The Inspector and Silence Paperback
by Hakan Nesser
Part of the The Van Veeteren Series series
In the heart of summer, the country swelters in a fug of heat.
In the beautiful forested lake-town of Sorbinowo, Sergeant Merwin Kluuge's tranquil existence is shattered when he receives a phone-call from an anonymous woman.
She tells him that a girl has gone missing from the summer camp of the mysterious The Pure Life, a religious sect buried deep in the woods.
Chief Inspector Van Veeteren is recruited to help solve the mystery.
But Van Veeteren's investigations at The Pure Life go nowhere fast.
The strange priest-like figure who leads the sect -Oscar Yellineck- refuses even to admit anyone is missing.
Things soon take a sinister turn, however, when a young girl's body is discovered in the woods, raped and strangled; and Yellineck himself disappears.
Yet even in the face of these new horrors, the remaining members of the sect refuse to co-operate with Van Veeteren, remaining largely silent.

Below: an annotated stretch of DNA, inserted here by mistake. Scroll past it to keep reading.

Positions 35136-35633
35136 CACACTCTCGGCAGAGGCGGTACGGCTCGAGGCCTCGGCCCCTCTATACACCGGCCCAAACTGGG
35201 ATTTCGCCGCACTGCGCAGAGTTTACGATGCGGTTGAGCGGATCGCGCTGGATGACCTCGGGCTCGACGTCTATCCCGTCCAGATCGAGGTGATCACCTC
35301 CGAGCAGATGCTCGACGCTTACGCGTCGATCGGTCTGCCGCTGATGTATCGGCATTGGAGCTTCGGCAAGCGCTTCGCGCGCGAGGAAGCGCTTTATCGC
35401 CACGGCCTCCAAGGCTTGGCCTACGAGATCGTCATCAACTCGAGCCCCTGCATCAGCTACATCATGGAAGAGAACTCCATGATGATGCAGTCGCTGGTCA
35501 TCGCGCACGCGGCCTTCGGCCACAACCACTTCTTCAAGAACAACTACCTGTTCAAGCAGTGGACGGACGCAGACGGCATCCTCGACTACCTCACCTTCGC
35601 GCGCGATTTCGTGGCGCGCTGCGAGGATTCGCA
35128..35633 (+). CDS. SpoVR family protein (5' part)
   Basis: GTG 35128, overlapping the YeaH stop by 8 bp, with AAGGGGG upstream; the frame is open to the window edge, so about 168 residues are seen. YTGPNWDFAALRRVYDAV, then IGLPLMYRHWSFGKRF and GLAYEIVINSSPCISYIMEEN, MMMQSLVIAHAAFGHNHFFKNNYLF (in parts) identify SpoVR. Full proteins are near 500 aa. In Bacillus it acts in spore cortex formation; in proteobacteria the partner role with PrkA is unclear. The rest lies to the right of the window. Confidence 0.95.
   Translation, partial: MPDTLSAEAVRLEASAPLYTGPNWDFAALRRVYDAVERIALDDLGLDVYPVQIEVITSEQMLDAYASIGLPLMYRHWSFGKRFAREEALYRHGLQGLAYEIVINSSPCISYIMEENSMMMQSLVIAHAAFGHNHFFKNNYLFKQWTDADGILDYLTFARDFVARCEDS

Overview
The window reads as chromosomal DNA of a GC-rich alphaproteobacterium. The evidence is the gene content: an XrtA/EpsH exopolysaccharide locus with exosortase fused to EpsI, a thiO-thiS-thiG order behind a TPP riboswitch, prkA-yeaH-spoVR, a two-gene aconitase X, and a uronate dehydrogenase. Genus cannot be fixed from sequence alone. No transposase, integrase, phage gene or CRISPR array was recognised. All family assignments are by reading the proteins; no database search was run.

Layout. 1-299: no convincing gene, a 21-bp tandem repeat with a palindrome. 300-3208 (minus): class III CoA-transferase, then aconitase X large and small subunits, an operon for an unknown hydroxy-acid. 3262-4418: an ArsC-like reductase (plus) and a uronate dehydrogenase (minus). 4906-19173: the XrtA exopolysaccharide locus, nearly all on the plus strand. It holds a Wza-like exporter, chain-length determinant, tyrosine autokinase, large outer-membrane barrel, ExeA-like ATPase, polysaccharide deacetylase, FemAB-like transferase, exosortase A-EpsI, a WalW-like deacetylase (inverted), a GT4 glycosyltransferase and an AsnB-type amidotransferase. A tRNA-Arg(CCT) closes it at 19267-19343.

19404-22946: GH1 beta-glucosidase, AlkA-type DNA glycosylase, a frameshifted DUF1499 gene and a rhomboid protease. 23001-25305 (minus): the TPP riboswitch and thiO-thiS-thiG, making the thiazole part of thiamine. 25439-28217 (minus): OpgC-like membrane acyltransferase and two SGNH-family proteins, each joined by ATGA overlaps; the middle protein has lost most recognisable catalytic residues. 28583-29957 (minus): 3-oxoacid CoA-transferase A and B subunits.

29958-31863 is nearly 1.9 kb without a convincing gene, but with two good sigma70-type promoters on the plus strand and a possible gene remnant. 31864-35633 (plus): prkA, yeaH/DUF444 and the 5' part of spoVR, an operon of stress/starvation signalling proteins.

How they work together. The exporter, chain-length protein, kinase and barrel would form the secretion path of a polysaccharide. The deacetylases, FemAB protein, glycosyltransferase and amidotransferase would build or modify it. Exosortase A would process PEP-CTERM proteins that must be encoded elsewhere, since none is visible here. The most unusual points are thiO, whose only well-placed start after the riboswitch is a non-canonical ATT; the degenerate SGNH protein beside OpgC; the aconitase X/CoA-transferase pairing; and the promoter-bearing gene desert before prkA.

As the body count rises, a media frenzy descends upon the town and the pressure to find the monster behind the murders weighs heavily on the investigative team. Finally Van Veeteren realises that to solve this disturbing case, faced with silence and with few clues to follow, he has only his intuition to rely on...
- Format: Paperback
- Pages: 288 pages
- Publisher: Pan Macmillan
- Publication Date: 01/04/2011
- Category: Crime & mystery
- ISBN: 9780330512503
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Review by Erratic_Charmer
Inspector Van Veeteren’s dreams of retirement are interrupted by a series of brutal rape-murders of adolescent girls from the summer camp of the ‘Pure Life’ Christian sect. The head of the Pure Life sect vanishes on the night of the second murder and the investigation is brought to a halt when the remaining summer camp attendees and leaders refuse to say a word to the investigating officers. I do usually enjoy the Van Veeteren mysteries but this one moved at a pretty slow pace, mostly because of that stubborn silence of key witnesses, and found the resolution of the mystery too dependent on chance to make a good detective story.